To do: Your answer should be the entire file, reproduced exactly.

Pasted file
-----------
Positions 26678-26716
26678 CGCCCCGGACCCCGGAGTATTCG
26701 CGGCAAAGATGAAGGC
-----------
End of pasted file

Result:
Positions 26678-26716
26678 CGCCCCGGACCCCGGAGTATTCG
26701 CGGCAAAGATGAAGGC